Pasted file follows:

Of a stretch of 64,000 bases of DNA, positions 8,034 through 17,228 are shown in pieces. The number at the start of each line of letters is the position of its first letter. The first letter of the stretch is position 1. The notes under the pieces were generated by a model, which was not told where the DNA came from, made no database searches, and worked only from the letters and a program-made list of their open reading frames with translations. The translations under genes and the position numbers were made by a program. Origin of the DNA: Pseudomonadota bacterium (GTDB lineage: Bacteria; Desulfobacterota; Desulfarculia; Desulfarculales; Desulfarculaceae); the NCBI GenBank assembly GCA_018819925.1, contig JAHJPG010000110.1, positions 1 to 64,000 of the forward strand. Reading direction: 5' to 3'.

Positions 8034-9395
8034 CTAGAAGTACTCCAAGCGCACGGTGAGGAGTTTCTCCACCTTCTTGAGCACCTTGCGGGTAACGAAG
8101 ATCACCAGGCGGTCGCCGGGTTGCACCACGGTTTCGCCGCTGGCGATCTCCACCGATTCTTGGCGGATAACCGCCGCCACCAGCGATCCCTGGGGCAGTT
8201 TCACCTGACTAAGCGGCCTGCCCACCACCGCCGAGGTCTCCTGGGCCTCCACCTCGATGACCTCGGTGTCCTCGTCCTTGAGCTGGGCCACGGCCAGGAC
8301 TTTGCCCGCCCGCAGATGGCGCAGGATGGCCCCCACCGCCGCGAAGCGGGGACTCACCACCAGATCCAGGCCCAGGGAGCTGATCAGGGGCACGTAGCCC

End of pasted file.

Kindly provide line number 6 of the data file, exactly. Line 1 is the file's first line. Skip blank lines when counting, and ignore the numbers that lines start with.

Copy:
8301 TTTGCCCGCCCGCAGATGGCGCAGGATGGCCCCCACCGCCGCGAAGCGGGGACTCACCACCAGATCCAGGCCCAGGGAGCTGATCAGGGGCACGTAGCCC